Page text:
The Case for Criminalizing Filibusters
Wednesday, May 16, 2012
One of the nation’s leading business lawyers has decided to take on the filibuster and get it outlawed.
Emmet Bondurant, selected Lawyer of the Year for Antitrust and Bet-the-Company Litigation in 2010, has proposed that the U.S. Supreme Court abolish the U.S. Senate’s use of the filibuster. Common Cause, of which Bondurant is a board member, has filed a lawsuit challenging the constitutionality of filibusters.
According to Bondurant, the filibuster was created by accident. Senators in 1806 accepted Aaron Burr’s recommendation to do away with “the previous question” motion, which Senators used to end debate. The understanding then was that lawmakers knew when it was time to stop talking and move on to a vote.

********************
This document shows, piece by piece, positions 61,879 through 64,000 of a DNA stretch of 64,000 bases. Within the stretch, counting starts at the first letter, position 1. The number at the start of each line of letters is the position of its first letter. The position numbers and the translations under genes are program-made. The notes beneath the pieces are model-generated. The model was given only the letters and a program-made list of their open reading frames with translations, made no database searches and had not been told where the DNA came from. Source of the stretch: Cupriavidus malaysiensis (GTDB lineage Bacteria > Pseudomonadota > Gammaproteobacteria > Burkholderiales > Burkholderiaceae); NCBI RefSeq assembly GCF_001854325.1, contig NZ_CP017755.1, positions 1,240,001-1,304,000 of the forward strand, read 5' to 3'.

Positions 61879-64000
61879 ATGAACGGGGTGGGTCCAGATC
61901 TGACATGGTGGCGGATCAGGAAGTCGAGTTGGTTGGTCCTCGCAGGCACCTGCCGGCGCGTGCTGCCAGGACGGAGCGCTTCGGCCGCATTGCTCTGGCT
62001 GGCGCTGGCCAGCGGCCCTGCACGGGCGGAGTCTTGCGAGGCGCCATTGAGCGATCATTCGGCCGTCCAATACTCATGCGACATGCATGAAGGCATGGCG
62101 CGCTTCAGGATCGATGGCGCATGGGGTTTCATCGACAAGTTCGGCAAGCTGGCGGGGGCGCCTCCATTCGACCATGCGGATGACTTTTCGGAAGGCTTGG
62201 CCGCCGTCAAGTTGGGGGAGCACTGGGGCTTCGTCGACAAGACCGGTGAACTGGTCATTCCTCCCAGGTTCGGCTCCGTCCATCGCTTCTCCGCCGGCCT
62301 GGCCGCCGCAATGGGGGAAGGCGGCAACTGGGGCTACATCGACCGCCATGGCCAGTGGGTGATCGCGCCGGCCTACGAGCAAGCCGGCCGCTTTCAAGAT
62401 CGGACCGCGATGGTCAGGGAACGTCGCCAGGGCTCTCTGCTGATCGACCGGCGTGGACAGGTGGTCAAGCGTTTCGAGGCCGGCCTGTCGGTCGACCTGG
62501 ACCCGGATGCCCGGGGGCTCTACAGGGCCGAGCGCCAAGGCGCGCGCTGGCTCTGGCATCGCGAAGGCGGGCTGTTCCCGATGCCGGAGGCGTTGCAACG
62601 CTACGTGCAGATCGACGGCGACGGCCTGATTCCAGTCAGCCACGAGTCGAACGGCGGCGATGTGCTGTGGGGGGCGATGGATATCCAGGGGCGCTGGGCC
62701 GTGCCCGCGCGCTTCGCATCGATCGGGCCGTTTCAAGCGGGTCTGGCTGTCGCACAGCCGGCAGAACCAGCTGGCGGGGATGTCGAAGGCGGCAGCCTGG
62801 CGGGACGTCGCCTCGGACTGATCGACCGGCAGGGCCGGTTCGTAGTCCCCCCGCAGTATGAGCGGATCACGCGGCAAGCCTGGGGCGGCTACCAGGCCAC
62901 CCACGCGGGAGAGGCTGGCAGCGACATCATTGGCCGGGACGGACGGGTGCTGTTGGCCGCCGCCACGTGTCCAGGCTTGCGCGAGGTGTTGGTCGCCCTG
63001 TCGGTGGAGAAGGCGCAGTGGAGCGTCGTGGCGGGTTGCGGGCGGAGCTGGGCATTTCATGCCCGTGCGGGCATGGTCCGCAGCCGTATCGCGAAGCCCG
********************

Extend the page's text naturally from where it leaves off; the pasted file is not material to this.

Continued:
It was only decades later that someone realized the absence of the “previous question” motion allowed Senators in the minority to bottle up legislation or a presidential appointment and prevent it from being voted on. In 1917, the “cloture” rule was adopted to end lengthy debates, but since it required a two-thirds vote, the filibuster was still used to block legislation. In 1957—in the longest filibuster in history—Strom Thurmond spoke for 24 hours 18 minutes to block the Civil Rights act.
“Far from being a matter of high principle, the filibuster appears to be nothing more than an unforeseen and unintended consequence of the elimination of the previous question motion from the rules of the Senate,” Bondurant wrote in a paper published by the Harvard Journal on Legislation.
To Learn More:
Is the Filibuster Unconstitutional? (by Ezra Klein, Washington Post)
The Senate Filibuster: The Politics of Obstruction (by Emmet Bondurant, Harvard Journal on Legislation) (pdf)
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